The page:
IAPMO Ban of CIPP In Cast Iron Pipe

I attended the annual code committee meeting in Denver, CO this week (April 29-30, 2019). Our industry, CIPP lining, has been under attack by the Cast Iron Pipe Industry. They were successful in outlawing the use of CIPP in cast iron pipe last year and the contractors and suppliers have joined forces to convince IAPMO to reverse their stance.

The issue arose after some failures of using the CIPP process inside buildings due to a method of gapping lateral tie-ins although the code committee has been influenced with some bad information from the iron pipe industry citing no repair can be made to cast iron pipe during manufacture. The push to ban was generated by a gapping method employed cutting section of the CIPP material out and installing the liner so the gaps were allowing wastewater to track between the host pipe and the liner material due to the nature of the resins being used in the pipe material. Sewage leaks between the host pipe and the liner through these gaps and over time leaks appear on walls and ceilings and while the ban specifically bans the use of CIPP for cast iron outside the building, the ramifications for use of CIPP inside is virtually over for those sewer districts choosing to adopt the UPC code.

Cast Iron Pipe is under attack.
Quik-Coating Process.
Quik-Coating System Solution.

That said, if you have installations that you are worried about the gapping allowing sewage to get between the host pipe and the liner and eventually leak Pipe Lining Supply has a fix for you. The Quik-Coating System is being used to create a water tight seal between the lining material and the host pipe. This Quik-Coating System uses a modified poly urea resin that expands as it hardens and hardens completely in 5 minutes after mixing. We have several contractors who are returning to projects where they employed the gapping method for CIPP lining and are experiencing or may experience future leaks. The process is simple to use. The operator roughs up the surface of the liner around the gap opening with a sanding device and high speed cable. Once the host pipe and portion of the CIPP liner and cleaned using this method, any dust remaining is washed away with water or vacuumed away. The operator then replaces the sanding device with application mixing/spreader brushes and covers the liner and bare host pipe with our QCPUA-100 poly urea at the tie in. Depending on the pipe size, multiple coats are applied to meet the standards found in IAPMO’s IGC-351-18a and ICC’s PMG-1485. This method has been tested to current plumbing system pressure testing protocol and has proven to contain any water from tracking between the host pipe and the liner.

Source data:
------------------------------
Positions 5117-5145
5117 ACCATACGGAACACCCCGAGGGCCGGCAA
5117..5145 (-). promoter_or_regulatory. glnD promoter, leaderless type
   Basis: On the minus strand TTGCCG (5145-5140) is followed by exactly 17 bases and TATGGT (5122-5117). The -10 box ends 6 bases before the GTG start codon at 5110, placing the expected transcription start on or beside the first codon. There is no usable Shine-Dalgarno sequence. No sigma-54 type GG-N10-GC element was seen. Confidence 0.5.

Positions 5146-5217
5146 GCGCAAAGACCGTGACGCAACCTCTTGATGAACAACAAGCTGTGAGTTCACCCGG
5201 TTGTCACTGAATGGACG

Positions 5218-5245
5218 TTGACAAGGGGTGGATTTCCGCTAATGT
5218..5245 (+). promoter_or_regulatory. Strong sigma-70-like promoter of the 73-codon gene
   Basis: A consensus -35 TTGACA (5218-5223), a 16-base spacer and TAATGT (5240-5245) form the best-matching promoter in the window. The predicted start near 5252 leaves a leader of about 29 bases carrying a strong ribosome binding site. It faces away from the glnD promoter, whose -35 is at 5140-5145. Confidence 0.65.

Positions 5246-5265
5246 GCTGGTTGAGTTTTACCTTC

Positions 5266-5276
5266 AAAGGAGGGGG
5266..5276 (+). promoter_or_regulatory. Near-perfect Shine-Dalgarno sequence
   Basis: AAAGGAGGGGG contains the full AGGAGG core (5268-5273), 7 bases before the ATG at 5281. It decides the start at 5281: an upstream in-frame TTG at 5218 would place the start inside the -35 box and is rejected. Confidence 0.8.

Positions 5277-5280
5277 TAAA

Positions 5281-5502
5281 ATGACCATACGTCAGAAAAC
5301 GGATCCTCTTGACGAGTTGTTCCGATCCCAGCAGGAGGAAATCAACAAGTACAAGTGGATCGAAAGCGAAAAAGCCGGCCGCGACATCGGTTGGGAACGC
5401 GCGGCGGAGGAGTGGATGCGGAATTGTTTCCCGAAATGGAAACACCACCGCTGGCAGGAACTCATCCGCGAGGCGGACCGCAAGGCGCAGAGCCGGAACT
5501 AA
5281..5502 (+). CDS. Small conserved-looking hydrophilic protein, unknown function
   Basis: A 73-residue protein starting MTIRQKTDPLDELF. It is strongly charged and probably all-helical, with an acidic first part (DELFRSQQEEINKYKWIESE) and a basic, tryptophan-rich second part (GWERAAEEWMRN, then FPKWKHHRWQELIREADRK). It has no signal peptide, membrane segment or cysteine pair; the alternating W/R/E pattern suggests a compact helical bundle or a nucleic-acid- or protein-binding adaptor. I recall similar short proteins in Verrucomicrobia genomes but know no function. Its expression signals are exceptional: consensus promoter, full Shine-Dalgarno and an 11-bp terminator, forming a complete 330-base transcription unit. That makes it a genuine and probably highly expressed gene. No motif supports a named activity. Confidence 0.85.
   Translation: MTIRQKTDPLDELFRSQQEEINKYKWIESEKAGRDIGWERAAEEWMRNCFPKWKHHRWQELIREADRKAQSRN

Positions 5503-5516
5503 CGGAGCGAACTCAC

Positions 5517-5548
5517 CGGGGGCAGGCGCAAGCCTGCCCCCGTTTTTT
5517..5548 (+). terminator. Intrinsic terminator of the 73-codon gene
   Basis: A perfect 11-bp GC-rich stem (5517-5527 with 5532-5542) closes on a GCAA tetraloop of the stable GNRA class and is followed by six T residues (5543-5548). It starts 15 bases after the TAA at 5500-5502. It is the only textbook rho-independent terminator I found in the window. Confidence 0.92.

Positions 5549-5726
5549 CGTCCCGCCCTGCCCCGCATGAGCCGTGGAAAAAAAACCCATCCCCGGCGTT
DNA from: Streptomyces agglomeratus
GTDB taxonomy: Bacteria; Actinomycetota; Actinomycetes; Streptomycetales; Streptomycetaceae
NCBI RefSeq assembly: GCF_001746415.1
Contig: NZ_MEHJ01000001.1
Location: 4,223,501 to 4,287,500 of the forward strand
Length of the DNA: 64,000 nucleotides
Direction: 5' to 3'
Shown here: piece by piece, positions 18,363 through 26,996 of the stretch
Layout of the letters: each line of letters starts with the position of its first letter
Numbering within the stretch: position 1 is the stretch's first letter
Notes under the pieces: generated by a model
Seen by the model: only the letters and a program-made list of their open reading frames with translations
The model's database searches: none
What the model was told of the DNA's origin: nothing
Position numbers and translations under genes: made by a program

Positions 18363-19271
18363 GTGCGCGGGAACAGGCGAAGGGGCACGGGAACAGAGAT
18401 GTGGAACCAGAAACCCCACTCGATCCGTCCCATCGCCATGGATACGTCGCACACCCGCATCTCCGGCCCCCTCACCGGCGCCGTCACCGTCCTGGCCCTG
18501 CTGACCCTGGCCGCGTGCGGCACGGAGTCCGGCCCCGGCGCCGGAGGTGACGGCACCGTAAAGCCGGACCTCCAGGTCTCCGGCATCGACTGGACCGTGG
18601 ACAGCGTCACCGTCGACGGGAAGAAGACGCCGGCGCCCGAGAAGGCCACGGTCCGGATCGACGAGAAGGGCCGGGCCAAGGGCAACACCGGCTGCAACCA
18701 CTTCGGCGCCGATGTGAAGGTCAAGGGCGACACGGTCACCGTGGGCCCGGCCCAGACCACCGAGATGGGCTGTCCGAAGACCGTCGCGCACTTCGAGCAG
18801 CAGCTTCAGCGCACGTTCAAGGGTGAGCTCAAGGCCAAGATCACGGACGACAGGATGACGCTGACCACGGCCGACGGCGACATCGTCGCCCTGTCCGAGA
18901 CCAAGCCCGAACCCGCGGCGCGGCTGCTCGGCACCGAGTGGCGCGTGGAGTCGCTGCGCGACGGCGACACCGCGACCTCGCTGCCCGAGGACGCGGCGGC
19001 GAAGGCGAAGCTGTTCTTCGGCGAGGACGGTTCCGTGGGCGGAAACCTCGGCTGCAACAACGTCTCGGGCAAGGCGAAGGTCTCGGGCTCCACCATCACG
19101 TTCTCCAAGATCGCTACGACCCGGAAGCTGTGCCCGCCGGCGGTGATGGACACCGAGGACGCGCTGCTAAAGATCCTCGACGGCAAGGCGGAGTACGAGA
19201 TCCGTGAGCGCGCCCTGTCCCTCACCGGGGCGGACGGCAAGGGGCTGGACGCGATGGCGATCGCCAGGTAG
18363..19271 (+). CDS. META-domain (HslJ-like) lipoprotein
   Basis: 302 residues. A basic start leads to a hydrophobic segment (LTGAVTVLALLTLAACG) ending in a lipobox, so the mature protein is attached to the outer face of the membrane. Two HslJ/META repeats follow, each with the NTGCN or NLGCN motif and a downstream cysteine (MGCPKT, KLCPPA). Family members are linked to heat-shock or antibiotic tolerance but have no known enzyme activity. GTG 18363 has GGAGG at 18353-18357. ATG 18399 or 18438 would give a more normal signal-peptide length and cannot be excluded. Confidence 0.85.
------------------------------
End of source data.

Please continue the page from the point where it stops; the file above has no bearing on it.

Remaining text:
If you find yourself in this situation where you’ve used the gapping method and you are concerned that you may see a future failure in your future, this method will prevent that failure. For more information contact Pipe Lining Supply at 888-354-6464 or write to info@pipeliningsupply.com

** The fight isn’t over regarding the final adoption of the code change. The code committee has formally endorsed adopting the change, but the voting members of IAPMO will have a final say by casting a yes or no vote. If you have any local IAPMO members in your area and you don’t want to see the ban of CIPP for use in cast iron pipe, contact the voting member and educate them in what CIPP does, how it benefits their local communities, and how they can help you remain in business to provide an economical solution to build a new pipe inside the old pipe without digging it up.

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